How Better Forecasting Can Help Financial Institutions “Right-Size” Cash

April 23, 2015

One of the biggest challenges facing financial institutions and their treasury managers is the need to always optimize the size of their cash inventories – and do so against ever-changing market and customer requirements, not to mention fluctuations in demand and deposits. To paraphrase what’s become known as the Goldilocks Principle, they don’t need too much cash or too little, but an amount that’s “just right.”

When bigger isn’t better. Of course, the bigger the financial institution and the more geographically distributed its operations, especially its retail interface, the bigger the challenge to right-size cash inventories.


For example, one of the nation’s biggest banks has more than 5,000 retail branches and more than 16,000 ATMs. On any given day, its cash inventory across all those locations can exceed two billion dollars. And, on a regional level, it can experience deposit differentials between two different regions in the hundreds of millions of dollars.


With that size of cash inventory as a benchmark, it’s easy to see how much smaller financial institutions, like community banks and credit unions, still have to manage hundreds of millions of dollars’ worth of their own cash inventories. And that comes with two big imperatives that treasury managers must keep in balance as best they can at all times:

1. Minimize non-earning assets: Because physical cash holdings – vault cash – can count towards a bank’s reserve requirement, all cash in excess of that requirement could be earning interest– if it were not sitting in a vault, a banking center or ATM–when deposited at the Federal Reserve.

Although that interest is small these days, it can add up. For every $100 million a financial institution has in its vault not earning interest, the opportunity cost is about $700 a day.)Compounded daily over a year, that can add up to more than $250,000. If the Federal Reserve decides to raise interest rates, that figure can rise commensurately.

2. Avoid cash-out events while minimizing safety stock:  Cash-out events occur when a financial institution can’t meet customer demand for currency. They can be small inconveniences, like when an ATM user might find a machine that’s out of cash and has to find another ATM to use. Or they can be large problems, like when a large chain store or sports stadium can’t get all the currency and coins in the denominations they need for all their cashier drawers.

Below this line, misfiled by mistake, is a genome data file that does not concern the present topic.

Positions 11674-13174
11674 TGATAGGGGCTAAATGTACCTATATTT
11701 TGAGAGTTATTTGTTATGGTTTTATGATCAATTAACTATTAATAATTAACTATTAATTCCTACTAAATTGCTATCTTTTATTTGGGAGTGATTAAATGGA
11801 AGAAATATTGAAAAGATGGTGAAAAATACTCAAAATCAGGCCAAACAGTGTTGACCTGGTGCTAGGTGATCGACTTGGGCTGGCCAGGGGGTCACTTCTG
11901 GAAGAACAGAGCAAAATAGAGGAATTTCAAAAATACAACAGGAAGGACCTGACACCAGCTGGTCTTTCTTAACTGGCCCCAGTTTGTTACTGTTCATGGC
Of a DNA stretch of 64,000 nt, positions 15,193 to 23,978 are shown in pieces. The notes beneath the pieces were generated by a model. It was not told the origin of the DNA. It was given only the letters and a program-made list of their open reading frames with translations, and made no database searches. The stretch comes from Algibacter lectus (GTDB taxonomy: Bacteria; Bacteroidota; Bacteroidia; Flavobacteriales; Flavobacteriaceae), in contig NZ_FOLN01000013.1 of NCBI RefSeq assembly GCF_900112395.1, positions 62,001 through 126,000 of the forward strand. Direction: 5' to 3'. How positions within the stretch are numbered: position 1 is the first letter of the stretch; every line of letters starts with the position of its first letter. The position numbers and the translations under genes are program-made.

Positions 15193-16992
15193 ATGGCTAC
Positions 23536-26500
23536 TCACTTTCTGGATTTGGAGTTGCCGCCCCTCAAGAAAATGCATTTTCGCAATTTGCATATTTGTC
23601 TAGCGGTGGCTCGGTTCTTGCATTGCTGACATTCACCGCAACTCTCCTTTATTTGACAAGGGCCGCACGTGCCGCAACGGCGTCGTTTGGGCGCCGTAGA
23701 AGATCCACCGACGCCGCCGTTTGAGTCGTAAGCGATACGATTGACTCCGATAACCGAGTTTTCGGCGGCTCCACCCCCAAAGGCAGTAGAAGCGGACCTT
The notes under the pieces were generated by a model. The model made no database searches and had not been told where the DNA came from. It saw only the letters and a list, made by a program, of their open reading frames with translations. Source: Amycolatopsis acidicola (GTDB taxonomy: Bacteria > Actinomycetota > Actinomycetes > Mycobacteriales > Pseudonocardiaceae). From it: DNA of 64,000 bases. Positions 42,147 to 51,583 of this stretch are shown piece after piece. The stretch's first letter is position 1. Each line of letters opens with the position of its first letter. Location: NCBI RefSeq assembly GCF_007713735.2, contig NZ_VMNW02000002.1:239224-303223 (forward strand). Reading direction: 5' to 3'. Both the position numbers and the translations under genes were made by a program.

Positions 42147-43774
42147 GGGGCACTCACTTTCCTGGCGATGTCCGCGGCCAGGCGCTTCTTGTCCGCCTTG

Either way, if the bank can’t provide the cash required, it puts its reputation at risk. To avoid this, banks maintain a measure of excess inventory commonly referred to as “safety stock"  .  Because safety stock is a non-earning asset, incurring cost of funds, treasury managers have to balance the reputational risk of a cash-out event against the cost of safety stock.


Accurate forecasting, the key to right-sizing. Before the debut of sophisticated forecasting software, the process of balancing all these basic variables was more art than science. It relied on treasury managers to keep in mind obvious seasonal trends and special calendar days as well as stay in constant communications with their branches. But to prevent cash-out situations, lots more safety stock was kept as a buffer.

Today, fortunately, cash forecasting is more science than art. Forecasting accuracy has improved several orders of magnitude, thanks to currency supply chain management software like what GardaWorld Cash Services uses to help its financial institution customers right-size their cash inventories.

This software aligns safety stock to the statistical variation of demand and/or deposits at individual banking centers, ATMs and vaults.  Extremely complex algorithms “learn” about cash demand at individual branches and ATMs over time.

Reducing cash levels by 20 to 40 percent. The software does this by combining complex analytics with historical trends and known events to precisely forecast cash needs for each cash point, whether a branch, an ATM or vault.  

This increase in accuracy can help banks cut their cash levels, yet ensure cash availability. At the same time, it helps eliminate the expense of cross-shipping with the Fed and emergency deliveries. In addition, the software can optimize armored transport scheduling, which can balance the cost of cash versus delivery costs. It can also ensure more precise and responsive cash deliveries and pickups through delivery tracking and reconciliation.


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Helping financial institutions right-size their cash inventories shows how GardaWorld Cash Services goes beyond armored transportation to provide value to its customers. To find out more about how we can help you right-size your cash inventories, visit our website at or contact your GardaWorld Cash Services representative.